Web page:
Land measurements used in early Texas were based on the Spanish system of the period. They were keyed to two primary units of distance: a vara and a league. Conversions to the more familiar measures that we know today are shown below. The graphics depict the relations among the various units of distance and area.
Distance (Linear) Measurements
1 Vara = approximately 33-1/3 inches = 0.93 yards
1 League = 5000 varas = approximately 2.6 miles
1 Labor (pronounced lah-bor’) = 1,000,000 square varas = 177.1 acres
1 League = 1 square linear league = 25 labors = 4428 acres = 6.8 square miles
1 Square Mile = 640 acres = approximately 3.6 labors = 0.145 leagues
The sitio, another term sometimes used to describe land area in colonial Texas, was somewhat more loosely defined. Roughly translated from Spanish, the term meant space or parcel. In early Texas, the term referred to the amount of land required for ranching horses, mules and cattle. It was often used to designate the equivalent of one league of land.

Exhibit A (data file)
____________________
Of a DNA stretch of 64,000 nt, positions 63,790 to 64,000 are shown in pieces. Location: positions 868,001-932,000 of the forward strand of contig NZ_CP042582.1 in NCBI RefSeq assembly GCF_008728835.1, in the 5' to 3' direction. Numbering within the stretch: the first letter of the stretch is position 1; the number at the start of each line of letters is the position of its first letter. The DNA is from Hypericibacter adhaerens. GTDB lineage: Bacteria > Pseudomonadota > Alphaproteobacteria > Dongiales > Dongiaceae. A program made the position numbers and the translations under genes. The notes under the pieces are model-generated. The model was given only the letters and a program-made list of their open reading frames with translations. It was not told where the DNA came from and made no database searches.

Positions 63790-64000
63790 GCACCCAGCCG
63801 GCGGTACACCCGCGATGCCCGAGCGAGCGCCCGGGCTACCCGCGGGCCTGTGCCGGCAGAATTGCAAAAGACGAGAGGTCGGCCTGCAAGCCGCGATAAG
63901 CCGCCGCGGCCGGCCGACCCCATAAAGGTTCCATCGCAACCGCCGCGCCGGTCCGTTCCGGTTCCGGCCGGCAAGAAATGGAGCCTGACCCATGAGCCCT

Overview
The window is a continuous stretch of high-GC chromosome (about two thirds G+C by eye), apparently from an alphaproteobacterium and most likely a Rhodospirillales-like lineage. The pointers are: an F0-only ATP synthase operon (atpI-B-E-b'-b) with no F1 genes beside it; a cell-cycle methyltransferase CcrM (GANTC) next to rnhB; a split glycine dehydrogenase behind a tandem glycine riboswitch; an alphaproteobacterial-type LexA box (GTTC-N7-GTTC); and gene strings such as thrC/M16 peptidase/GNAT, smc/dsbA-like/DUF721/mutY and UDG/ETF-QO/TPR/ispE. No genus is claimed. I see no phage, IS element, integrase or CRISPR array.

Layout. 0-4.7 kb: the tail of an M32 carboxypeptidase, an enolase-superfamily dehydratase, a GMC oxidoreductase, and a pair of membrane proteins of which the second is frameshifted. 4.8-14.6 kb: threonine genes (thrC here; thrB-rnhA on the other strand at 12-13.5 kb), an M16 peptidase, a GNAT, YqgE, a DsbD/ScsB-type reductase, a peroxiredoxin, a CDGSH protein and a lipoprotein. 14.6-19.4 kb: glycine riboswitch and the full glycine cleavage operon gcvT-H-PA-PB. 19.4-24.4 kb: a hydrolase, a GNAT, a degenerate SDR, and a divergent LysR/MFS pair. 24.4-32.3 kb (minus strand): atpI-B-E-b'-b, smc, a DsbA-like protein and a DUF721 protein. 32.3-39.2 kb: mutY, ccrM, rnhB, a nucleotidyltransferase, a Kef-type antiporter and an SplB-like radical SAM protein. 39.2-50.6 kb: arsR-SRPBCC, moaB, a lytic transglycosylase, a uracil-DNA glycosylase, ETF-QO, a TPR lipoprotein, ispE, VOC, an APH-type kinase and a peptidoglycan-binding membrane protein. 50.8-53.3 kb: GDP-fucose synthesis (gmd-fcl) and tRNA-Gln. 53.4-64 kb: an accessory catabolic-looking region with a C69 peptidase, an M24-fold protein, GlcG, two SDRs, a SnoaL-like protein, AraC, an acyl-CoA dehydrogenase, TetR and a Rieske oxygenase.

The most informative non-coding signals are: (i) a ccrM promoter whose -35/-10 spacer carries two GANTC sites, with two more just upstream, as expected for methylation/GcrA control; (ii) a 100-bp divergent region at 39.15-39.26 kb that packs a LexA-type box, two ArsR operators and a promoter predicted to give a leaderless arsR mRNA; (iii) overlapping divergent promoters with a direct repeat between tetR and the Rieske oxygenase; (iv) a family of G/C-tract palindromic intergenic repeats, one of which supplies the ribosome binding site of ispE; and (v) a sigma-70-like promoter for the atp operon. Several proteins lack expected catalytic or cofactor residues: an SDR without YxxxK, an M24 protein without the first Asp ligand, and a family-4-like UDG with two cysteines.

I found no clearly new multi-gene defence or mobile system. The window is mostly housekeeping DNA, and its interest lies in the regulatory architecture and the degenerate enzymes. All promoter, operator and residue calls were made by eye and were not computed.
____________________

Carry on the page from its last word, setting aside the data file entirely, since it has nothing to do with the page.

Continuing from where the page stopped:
Occasionally, in documents recorded later in the Republic, early Statehood, and beyond, the researcher may run across the more modern term “section” to apply to land area. A section is 15 square miles, or a little more that two leagues.